According to the formal diagnostic criteria for substance use disorders presented by the American Psychiatric Association (APA), tolerance to a drug is a symptom of substance use disorders; however, having tolerance to a drug does not guarantee that an individual has developed a substance use disorder (an abuse problem or addiction). Instead, the person’s use of drugs must also produce significant distress, impairment, and/or dysfunction in their life, and they must have at least one other symptom from the list before they can be considered to have a formal diagnosis of any substance abuse issue.
This indicates that individuals who use drugs for medicinal reasons can develop tolerance (and even physical dependence), but they are not considered to have an addiction by clinicians as long as they use the medication under the supervision of their doctor and according to its prescribed instructions.
Tolerance to cocaine develops rapidly, and even individuals who occasionally use the drug will find that they develop some level of tolerance to it. Moreover, the development of tolerance is also subject to the method that the person uses to administer the drug. Individuals who snort cocaine will develop tolerance far more slowly than individuals who smoke or inject it.
However, cocaine is not a drug that is prescribed medicinally; it is only used in very circumscribed clinical conditions. Anyone who uses cocaine and begins to notice that they have developed significant tolerance to the drug is very likely on the way to developing a substance use disorder if they have not already developed an abuse issue.
Thus, any person who uses cocaine and begins notice that they need a greater amount of the drug to feel its psychoactive effects is most likely experiencing a potential issue with addiction.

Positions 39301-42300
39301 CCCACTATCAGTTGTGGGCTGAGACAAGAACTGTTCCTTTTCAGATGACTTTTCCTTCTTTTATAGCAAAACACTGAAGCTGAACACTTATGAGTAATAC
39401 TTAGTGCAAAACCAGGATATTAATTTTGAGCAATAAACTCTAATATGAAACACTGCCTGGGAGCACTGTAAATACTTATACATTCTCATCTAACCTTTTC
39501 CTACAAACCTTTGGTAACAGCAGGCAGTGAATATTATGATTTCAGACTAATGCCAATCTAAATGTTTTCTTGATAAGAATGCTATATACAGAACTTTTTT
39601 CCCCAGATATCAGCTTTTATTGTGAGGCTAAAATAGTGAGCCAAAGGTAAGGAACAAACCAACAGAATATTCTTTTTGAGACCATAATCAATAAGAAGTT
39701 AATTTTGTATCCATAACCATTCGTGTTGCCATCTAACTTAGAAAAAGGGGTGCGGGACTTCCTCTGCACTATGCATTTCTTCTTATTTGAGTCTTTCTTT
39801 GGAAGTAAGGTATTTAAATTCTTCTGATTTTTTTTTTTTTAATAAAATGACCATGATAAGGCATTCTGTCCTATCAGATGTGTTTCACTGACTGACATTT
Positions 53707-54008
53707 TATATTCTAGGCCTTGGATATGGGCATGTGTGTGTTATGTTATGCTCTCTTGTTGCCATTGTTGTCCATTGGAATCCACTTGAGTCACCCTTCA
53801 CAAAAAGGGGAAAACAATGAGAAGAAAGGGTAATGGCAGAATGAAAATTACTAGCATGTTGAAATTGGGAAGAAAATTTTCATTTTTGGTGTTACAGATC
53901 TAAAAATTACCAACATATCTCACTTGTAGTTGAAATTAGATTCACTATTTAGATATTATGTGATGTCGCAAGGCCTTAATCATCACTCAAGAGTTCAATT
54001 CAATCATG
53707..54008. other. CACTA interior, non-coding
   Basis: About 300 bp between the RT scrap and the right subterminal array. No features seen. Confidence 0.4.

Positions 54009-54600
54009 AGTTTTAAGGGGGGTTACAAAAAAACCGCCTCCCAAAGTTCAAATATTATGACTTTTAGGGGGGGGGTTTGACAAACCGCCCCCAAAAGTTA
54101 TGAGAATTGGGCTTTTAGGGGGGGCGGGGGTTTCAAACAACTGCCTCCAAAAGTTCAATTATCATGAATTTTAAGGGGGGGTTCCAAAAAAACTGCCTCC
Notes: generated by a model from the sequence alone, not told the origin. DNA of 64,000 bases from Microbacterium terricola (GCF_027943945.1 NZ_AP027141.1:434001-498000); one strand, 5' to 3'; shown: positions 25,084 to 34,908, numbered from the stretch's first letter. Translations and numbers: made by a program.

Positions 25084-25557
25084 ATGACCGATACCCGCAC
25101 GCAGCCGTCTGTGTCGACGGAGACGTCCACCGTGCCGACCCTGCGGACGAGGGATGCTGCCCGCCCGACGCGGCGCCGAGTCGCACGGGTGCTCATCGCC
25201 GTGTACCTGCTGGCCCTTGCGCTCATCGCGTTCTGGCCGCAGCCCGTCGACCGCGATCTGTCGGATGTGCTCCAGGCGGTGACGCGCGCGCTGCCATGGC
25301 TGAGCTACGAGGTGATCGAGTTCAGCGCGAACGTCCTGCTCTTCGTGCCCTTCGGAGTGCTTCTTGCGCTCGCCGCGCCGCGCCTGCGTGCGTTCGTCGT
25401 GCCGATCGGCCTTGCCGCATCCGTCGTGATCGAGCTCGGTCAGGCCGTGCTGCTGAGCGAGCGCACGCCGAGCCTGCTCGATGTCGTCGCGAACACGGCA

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The development of tolerance to cocaine is a serious issue that could lead to numerous other physical, emotional, and behavioral issues. Anyone who believes that they are developing tolerance to cocaine and using more of the drug should discuss their situation and concerns with a licensed mental health professional who specializes in the assessment and treatment of addictive behavior. Only a licensed mental health professional can diagnose a substance use disorder, and this diagnosis represents a serious issue.
Individuals who are diagnosed with a substance use disorder as result of cocaine use/abuse should get professional treatment. This disorder would technically be referred to as a stimulant use disorder because cocaine is a powerful stimulant drug.
The overall approach to treatment would be to first assess the individual’s situation, including their use of cocaine and the other drugs, develop a treatment plan to fit their needs, and then implement the plan. The treatment plan will follow the general principles of effective treatment for substance use disorders, but would be adjusted to fit the specific needs of the person being treated.
The overall treatment plan would include: